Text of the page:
The XX Factor

The EACH Woman Act Is Reasonable, Necessary, and Doesn’t Have Much of a Chance

An anti-abortion protester in Ann Arbor, Michigan, in 2010.

Photo by Bill Pugliano/Getty Images

For years, pro-choice advocates have been playing a game of whack-a-mole with anti-abortion legislation popping up in states with GOP-controlled legislatures, from TRAP laws to 20-week abortion bans to the dissemination of anti-choice propaganda. Combined with the Supreme Court’s unwillingness to tackle the abortion issue, women have vastly varying abortion access from state to state.

New legislation introduced in Congress this week signals a pushback from Democrats. Representatives Barbara Lee (D-Calif.), Jan Schakowsky (D-Ill.), and Diana DeGette (D-Colo.) have introduced the Equal Access to Abortion Coverage in Health Insurance Act, or the EACH Woman Act. According to RH Reality Check, the EACH Woman Act “would ensure that anyone who has health care or health insurance through the federal government also has coverage of abortion care.” While the bill has 70 co-sponsors, it’s unlikely to pass in a Republican-controlled House.

The bill would prohibit states from restricting insurance coverage of abortion, which is currently allowed by the Affordable Care Act. Significantly, 25 states currently have laws in place that do not allow private insurers to cover abortion.

This legislation is a direct challenge to the Hyde amendment, which Congress passed in 1976, only three years after Roe v. Wade. Although the amendment has changed slightly over the years, the ACLU reports, the “federal Medicaid program mandates abortion funding [only] in cases of rape or incest, as well as when a pregnant woman’s life is endangered by a physical disorder, illness, or injury.”

Rep. Henry Hyde originally said of the bill, “I would certainly like to prevent, if I could legally, anybody having an abortion: a rich woman, a middle-class woman, or a poor woman.”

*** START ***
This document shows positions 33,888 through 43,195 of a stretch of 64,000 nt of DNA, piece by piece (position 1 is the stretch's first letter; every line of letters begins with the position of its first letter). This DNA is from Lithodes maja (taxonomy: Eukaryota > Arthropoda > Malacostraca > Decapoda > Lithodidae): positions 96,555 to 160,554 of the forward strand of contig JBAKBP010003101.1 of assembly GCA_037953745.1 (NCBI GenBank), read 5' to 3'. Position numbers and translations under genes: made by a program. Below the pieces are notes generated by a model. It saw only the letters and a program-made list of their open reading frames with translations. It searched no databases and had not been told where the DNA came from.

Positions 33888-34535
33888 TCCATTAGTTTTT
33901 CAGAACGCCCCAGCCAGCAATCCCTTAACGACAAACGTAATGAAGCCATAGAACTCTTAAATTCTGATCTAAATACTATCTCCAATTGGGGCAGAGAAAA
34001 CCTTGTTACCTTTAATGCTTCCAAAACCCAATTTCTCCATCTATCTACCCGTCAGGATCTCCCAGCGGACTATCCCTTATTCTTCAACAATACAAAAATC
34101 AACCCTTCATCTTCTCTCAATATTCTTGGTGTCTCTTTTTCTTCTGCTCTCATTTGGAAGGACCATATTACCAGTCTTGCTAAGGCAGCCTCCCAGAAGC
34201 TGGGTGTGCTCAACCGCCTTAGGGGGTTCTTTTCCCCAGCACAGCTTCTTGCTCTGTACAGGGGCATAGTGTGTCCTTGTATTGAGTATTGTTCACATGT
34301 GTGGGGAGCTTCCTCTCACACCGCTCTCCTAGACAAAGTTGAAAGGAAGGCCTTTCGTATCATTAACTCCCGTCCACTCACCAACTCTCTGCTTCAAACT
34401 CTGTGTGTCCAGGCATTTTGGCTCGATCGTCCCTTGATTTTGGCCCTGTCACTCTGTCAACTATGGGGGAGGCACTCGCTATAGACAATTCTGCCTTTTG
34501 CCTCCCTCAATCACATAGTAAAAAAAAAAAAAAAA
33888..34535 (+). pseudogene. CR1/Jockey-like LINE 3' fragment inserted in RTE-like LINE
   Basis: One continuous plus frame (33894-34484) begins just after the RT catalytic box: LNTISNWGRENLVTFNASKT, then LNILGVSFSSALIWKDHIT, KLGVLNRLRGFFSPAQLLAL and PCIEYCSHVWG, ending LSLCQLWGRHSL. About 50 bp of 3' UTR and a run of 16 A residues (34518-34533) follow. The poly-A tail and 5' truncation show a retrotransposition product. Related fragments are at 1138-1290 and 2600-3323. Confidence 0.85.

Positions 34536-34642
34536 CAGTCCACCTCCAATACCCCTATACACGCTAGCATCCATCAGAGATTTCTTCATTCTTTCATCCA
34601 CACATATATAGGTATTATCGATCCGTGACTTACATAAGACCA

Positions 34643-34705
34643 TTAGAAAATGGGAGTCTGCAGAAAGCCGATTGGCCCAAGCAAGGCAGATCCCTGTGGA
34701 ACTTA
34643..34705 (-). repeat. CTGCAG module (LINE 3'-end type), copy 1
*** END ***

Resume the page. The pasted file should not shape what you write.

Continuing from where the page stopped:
But his legislation has disproportionately affected lower-income women and women of color. As the report by the Center for American Progress explains, “women of color are more likely to rely on government health programs,” while the Guttmacher Institute found that “approximately one-fourth of women who would have Medicaid-funded abortions instead give birth when this funding is unavailable.”

In 1980, the Supreme Court heard a challenge to the amendment in Harris v. McRae but ultimately upheld it. Justice Thurgood Marshall wrote in his dissent that it was “designed to deprive poor and minority women of the constitutional right to choose abortion. That purpose is not constitutionally permitted under Roe v. Wade.”

RH Reality Check itemizes the would-be impact of the bill. It “would affect millions of women who receive health coverage through the federal government, including the one in six women who are enrolled in Medicaid; about one million female federal employees; women in the military or in the Peace Corps; young women under age 19 who are insured through the Children’s Health Insurance Program (CHIP); Native American women covered under Indian Health Services; and women covered under these programs through a spouse or a parent.”

Since the Supreme Court found the amendment constitutional in 1980, and President Obama’s executive order in 2010 brought the ACA in line with the current federal funding policy on abortion, the bill doesn’t have much of a chance. But feminist organizations are rallying around the most recent effort by Reps. Lee, Schakowsky, and DeGette to make abortion access more than a random game of appearing and disappearing rights.